In 1970 The Allman Brothers Band were struggling. The sextet consisting of vocalist and organist Gregg Allman, slide guitar virtuoso Duane Allman, second lead guitarist Richard “Dickey” Betts, bassist Berry Oakley, and dual drummers Jai Johanny “Jaimoe” Johanson and Butch Trucks had been playing a unique mix of rock ‘n’ roll, blues, soul and jazz that later became known as “southern rock.” Using this formula the Allman Brothers recorded and released two albums that despite receiving good reviews from rock critics, weren’t selling. Although the band had begun to gain a reputation as a formidable live act, without a hit record, their future as a band was in doubt.
Much like kindred spirits, the Grateful Dead, Allman Brothers shows centered on long improvisational jams. Like the Dead, the Brothers found the studio confining. And just as the Dead did in 1969 with “Live Dead,” the Allmans believed the solution would be to record live in front of an audience. A live album from a band with no hit songs and a habit of stretching tunes well beyond the ten minute mark in concert, may not have seemed like the safest path to success, but the Brothers were confident.
Recording took place at New York’s Fillmore East on March 12th and 13th, 1971. The album was released the following July.
Opening simply with the announcement, “Ok, the Allman Brothers Band,” the band takes off into the Blind Willie McTell classic, “Statesboro Blues.” The song is a showcase for Duane’s explosive slide guitar riffs and solos over the Allman’s trademark southern boogie. The band further displays their classic blues credentials with with a funky cover of Elmore James’s “Done Somebody Wrong” and an extended take on T-Bone Walker’s oft covered slow blues, “Stormy Monday.”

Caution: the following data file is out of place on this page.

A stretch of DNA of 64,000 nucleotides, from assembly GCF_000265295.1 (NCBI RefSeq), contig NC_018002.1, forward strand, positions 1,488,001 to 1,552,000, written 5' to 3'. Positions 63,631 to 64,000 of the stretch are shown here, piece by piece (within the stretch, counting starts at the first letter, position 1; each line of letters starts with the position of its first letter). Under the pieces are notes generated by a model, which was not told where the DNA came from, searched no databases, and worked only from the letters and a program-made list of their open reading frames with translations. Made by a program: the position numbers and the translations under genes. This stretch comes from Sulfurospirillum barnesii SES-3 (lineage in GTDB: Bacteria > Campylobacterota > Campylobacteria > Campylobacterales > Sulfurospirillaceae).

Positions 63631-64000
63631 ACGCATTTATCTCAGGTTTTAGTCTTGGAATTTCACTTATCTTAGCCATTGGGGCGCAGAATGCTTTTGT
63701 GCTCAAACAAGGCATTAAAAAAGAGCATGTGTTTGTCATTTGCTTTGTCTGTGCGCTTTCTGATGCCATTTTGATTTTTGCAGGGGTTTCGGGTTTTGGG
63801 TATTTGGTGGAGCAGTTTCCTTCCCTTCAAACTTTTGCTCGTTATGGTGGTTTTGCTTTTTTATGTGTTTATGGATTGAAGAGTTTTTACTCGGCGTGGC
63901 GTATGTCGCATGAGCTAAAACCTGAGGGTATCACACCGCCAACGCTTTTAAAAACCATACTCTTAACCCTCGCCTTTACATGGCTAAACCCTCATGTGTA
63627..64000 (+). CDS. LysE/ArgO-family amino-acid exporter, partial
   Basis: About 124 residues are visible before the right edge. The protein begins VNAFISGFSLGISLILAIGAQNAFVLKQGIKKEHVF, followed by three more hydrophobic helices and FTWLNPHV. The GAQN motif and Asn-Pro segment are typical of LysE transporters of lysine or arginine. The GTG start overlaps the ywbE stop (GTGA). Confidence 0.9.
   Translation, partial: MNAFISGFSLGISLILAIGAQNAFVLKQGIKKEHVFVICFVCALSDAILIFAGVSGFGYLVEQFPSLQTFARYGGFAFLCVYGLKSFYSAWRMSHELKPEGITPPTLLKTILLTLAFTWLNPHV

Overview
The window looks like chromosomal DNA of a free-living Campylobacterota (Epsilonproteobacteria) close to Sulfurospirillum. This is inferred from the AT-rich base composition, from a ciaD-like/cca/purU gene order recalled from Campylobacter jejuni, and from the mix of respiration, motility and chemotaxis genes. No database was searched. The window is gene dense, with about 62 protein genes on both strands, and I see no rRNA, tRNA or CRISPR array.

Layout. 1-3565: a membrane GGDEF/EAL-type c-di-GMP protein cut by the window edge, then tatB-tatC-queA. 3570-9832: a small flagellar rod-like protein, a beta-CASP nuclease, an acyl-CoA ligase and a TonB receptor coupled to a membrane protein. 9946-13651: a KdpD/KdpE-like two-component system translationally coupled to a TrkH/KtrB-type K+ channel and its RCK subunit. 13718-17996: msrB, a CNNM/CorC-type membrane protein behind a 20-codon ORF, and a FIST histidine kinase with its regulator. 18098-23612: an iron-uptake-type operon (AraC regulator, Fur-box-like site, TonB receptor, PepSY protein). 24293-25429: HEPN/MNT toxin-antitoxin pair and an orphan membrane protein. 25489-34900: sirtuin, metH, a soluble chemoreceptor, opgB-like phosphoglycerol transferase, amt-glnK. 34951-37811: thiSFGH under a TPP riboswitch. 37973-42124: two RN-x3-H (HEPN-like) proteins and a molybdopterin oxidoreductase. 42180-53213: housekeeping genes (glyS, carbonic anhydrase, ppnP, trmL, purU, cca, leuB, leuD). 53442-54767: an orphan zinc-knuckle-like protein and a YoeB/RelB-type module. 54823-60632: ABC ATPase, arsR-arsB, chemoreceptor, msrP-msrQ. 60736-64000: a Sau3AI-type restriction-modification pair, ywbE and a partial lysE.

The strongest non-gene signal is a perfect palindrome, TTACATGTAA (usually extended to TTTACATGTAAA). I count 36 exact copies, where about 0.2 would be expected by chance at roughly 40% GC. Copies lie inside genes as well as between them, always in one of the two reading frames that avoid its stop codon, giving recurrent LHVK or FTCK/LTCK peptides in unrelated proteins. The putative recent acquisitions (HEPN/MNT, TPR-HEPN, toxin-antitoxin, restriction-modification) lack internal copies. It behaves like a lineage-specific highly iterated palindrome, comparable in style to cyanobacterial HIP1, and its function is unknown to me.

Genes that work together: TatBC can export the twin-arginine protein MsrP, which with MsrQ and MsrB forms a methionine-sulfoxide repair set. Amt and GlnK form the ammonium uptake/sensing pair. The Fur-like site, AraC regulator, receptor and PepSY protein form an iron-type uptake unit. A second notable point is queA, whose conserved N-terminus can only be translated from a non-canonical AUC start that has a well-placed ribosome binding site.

Side 2 of the double album is another blues cover, “You Don’t Love Me.” The Allman’s version is a sped up foot stomping, ass moving nineteen minute boogie, full of extended guitar excursions from both Duane and Dickey.
The final three cuts filling sides 3 and 4 of the double album, are original Allman Brothers compositions. “Hot L’anta” is a short funky instrumental illustrating the band’s unparalleled ensemble playing.
“In Memory of Elizabeth Reed,” named after a random gravestone in a Georgia cemetary, is an instrumental piece that finds the Allmans venturing into jazz fusion territory. The song opens with Dickey performing slow moody volume swells before going into the song’s central dual lead guitar driven melody. The guitars harmonize beautifully over Gregg’s hammond B3, Berry’s dancing bass and the constant propulsive drumming of Butch and Jaimoe. Dickey takes the first solo followed by a brief organ solo from Gregg. Duane takes the next solo, an absolute face melter. Duane uses his solo spot to jam on the ‘Liz Reed melody while ramping up the instensity for nearly five minutes. Like a climber ascending Everest, his guitar ascends to a spectacular peak before slowing down and then again ascends beyond the mountain’s peak high into the atmosphere. After a short drum break, the band concludes the song with a brief repeat of the tune’s main melody. “In Memory of Elizabeth Reed ” is a masterpiece, but it is only an appetizer for what is to come.